Canadian Appeals Court Upholds Christian Law School’s Marriage Stance

A fight is certain in Canada's supreme court.

By Mark Kellner Published on November 1, 2016

In a unanimous decision Nov. 1, the British Columbia Court of Appeals said an evangelical Christian university has the right to enforce a “community conduct” standard that defines marriage as being between a man and a woman.

The 5-0 decision says that the Law Society of British Columbia, which is the equivalent of an U.S. bar association, exceeded its authority in refusing to accredit the law school at Trinity Western University in Langley, a suburb of Vancouver. However, a separate decision by the Ontario Court of Appeals that ruled against Trinity Western is likely to end up in the country’s Supreme Court before long.

Weighing both Canada’s acceptance of same-sex marriage and its constitutional mandates for religious freedom, the Court of Appeals said the attorney’s association didn’t respect Trinity’s Christian worldview when the group voted to shun its law students.

“A society that does not admit of and accommodate differences cannot be a free and democratic society — one in which its citizens are free to think, to disagree, to debate and to challenge the accepted view without fear of reprisal,” the opinion stated. “This case demonstrates that a well-intentioned majority acting in the name of tolerance and liberalism, can, if unchecked, impose its views on the minority in a manner that is in itself intolerant and illiberal.”

Trinity Western’s troubles with Canadian bar groups began shortly after it announced plans for a law school in 2012. As is the general rule in the United States, graduates of law schools in Canada can only be admitted to the bar if their program has been accredited by the bar association, or law society, in the province where they seek licensing.

“Everyone, religious or not, should celebrate this decision as a protection of our Canadian identity,” Amy Robertson, a university spokeswoman, said in a statement following the ruling. “The freedom to believe as we choose and practice accordingly is one of the most profound privileges we have as Canadians. We are a diverse, pluralistic society, committed to respecting one another even when we disagree. This is something people in many other countries don’t enjoy.”

The 54-year-old Trinity Western University began, and remains, an evangelical Christian school. While students of all backgrounds are welcome, the school has a “Community Covenant” in which students pledge to abstain from “sexual intimacy that violates the sacredness of marriage between a man and a woman.”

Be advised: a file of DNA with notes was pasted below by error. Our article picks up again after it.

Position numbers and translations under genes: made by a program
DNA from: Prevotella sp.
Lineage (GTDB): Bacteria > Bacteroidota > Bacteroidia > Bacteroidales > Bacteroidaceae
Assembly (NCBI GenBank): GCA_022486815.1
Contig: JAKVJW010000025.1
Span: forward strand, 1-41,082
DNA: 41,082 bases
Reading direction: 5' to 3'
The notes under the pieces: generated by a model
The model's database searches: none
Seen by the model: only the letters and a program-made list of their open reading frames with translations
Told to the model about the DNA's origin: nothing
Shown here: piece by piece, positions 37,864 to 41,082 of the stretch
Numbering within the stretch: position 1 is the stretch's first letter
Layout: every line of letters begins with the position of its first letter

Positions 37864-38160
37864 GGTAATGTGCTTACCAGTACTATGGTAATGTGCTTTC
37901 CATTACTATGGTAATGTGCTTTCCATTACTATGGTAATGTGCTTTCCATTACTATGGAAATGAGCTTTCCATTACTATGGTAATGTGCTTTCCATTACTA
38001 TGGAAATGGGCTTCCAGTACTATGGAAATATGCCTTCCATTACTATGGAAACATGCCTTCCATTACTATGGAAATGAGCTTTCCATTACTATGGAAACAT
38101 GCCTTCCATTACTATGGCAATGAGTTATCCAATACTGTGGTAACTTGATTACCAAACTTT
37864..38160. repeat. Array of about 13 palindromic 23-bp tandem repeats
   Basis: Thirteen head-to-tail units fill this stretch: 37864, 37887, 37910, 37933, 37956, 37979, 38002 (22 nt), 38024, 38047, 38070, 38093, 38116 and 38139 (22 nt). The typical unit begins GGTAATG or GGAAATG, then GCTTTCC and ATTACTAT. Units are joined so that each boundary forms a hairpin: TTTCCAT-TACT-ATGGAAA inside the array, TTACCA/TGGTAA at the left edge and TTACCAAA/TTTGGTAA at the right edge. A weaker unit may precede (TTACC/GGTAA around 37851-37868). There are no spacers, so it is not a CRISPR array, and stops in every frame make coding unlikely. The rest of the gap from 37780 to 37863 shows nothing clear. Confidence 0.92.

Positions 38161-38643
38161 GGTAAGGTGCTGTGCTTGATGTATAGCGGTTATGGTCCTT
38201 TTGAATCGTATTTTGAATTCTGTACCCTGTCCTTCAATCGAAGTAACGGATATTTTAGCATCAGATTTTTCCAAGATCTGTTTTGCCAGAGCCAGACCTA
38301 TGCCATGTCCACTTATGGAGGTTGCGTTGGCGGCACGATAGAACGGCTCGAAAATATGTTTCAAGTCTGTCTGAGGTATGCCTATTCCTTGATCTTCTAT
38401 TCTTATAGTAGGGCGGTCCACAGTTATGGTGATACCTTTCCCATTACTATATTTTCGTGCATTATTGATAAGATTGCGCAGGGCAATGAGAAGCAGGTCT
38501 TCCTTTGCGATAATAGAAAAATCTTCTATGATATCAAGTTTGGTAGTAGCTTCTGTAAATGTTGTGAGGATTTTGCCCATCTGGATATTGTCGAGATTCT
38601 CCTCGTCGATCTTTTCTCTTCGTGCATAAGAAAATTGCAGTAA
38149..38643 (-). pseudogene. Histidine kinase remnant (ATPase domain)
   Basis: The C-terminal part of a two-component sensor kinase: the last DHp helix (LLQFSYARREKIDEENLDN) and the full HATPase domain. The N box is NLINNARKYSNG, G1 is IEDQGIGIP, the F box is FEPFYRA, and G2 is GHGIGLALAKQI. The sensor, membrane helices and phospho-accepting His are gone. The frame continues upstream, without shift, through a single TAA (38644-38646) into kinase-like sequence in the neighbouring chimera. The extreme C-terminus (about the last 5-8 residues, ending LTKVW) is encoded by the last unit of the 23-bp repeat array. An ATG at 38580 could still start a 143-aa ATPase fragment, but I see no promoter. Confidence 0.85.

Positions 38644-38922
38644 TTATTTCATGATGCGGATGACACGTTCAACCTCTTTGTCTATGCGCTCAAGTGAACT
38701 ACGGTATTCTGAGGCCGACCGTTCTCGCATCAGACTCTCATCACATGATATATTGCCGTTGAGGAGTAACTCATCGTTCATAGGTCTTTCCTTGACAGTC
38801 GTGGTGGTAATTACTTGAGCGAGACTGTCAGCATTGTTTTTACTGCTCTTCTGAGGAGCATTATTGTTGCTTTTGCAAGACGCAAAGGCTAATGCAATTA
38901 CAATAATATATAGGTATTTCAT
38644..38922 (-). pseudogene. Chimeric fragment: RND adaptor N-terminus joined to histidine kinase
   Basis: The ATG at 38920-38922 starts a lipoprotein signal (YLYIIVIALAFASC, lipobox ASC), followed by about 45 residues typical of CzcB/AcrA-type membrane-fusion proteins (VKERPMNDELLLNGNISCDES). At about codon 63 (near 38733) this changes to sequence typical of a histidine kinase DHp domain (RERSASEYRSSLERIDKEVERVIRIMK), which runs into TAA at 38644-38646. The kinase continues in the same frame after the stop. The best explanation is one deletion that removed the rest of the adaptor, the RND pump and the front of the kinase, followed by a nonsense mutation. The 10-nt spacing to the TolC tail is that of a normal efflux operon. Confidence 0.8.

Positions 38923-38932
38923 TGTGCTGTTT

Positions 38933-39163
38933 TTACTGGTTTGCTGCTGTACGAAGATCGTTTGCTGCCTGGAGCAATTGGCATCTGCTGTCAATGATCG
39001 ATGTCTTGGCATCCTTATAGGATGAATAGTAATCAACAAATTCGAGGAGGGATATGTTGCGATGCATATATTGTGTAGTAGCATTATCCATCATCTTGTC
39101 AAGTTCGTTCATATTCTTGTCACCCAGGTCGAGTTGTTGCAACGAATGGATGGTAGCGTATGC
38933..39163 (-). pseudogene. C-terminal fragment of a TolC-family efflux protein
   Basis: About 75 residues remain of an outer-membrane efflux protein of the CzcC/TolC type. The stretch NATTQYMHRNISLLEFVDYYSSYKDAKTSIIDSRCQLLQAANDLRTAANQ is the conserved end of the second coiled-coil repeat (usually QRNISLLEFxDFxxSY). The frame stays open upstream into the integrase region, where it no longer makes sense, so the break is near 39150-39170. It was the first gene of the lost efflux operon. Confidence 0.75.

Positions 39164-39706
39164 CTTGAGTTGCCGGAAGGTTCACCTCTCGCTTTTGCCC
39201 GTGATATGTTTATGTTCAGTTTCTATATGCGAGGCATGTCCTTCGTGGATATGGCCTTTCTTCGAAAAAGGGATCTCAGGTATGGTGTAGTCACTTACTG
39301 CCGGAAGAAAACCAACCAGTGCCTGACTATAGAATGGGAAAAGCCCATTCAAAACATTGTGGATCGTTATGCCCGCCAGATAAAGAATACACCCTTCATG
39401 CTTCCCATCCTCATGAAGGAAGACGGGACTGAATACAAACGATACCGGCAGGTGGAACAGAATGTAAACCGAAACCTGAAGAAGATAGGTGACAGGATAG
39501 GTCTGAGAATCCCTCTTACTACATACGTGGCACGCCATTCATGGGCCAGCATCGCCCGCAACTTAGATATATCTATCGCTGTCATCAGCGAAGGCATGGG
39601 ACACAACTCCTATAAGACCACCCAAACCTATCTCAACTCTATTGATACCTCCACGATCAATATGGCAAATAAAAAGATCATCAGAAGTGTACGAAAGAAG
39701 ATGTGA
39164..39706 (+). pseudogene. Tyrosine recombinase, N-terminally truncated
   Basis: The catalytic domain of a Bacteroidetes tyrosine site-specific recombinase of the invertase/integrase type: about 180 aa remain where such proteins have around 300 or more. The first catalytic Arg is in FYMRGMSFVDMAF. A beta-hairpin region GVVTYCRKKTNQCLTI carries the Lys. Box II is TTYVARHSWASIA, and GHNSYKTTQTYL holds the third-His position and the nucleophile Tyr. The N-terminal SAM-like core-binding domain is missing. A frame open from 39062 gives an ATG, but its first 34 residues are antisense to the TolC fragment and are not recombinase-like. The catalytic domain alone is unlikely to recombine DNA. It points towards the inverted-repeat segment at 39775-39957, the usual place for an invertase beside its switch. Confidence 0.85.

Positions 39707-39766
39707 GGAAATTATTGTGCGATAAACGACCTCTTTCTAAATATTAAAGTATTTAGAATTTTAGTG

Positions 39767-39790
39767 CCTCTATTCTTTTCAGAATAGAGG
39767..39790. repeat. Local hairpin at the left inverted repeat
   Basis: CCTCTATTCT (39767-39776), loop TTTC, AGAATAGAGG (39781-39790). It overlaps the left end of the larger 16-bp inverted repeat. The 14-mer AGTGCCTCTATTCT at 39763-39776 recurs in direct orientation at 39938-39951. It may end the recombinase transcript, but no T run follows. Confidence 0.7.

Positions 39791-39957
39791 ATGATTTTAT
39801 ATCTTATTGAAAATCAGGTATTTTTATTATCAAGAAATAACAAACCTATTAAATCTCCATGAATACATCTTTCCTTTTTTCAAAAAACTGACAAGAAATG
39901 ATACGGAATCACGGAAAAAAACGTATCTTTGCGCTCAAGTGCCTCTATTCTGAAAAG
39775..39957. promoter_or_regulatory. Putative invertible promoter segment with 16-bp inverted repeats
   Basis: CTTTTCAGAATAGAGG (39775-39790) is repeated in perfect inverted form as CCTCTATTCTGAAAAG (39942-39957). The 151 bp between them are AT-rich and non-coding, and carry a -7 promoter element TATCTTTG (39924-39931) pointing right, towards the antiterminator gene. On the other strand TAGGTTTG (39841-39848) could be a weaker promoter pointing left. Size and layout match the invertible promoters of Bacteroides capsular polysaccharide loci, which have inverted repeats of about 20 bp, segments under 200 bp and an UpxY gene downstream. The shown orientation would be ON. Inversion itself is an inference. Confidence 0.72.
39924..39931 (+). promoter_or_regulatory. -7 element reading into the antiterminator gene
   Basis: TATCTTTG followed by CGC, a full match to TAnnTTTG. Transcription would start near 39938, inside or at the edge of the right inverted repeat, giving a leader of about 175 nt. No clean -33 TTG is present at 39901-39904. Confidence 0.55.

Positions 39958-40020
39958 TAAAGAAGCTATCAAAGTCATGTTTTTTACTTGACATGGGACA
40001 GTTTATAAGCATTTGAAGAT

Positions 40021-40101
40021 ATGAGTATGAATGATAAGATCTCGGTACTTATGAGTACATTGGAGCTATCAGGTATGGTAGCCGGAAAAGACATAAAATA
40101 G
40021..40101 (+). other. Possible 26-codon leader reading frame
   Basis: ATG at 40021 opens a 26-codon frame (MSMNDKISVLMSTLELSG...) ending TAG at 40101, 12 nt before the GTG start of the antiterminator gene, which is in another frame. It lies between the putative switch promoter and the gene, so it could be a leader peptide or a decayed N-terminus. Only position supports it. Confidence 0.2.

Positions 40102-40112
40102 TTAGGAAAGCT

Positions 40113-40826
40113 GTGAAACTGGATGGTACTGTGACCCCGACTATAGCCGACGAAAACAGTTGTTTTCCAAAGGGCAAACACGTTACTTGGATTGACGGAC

Attorneys who disagree with the school’s policy asserted Trinity Western’s law pressed the Law Society of British Columbia to withdraw its approval of the program. The group’s directors, called “Benchers” in Canadian legal parlance, did so, but the appeals court said the panel exceeded its authority.

The British Columbia ruling is the polar opposite of a June 29, 2016 finding by the Ontario Court of Appeal. There, the appeals justices found the Law Society of Upper Canada — a separate organization —  had violated the religious freedom of Trinity Western’s law school and its graduates, but allowed that group to deny acceptance of the program. Trinity Western is challenging that ruling in Canada’s Supreme Court.

The rising societal acceptance of same-sex marriage raises concerns that American law schools might be subjected to the same kinds of pressure. However, guidelines published by the American Bar Association have carved out an extension for faith-based law schools, saying its standards do “not prevent a law school from having a religious affiliation or purpose and adopting and applying policies of admission of students and employment of faculty and staff that directly relate to this affiliation or purpose.”

The issues raised in the Trinity Western case may impact more than just a law school affiliated with the Evangelical Free Church-affiliated institution, said Barry W. Bussey, legal affairs director for the the Canadian Council of Christian Charities, of which the school is a member.

“If Trinity loses on this, then a lot of other religious organizations that are involved in the so-called ‘public square’ will feel this increased pressure to conform to sexual norms that are outside of their experience and teachings,” Bussey told The Stream. “It has to do with the autonomy of a religious organization to run their own ship, without being imposed upon by secular values.”

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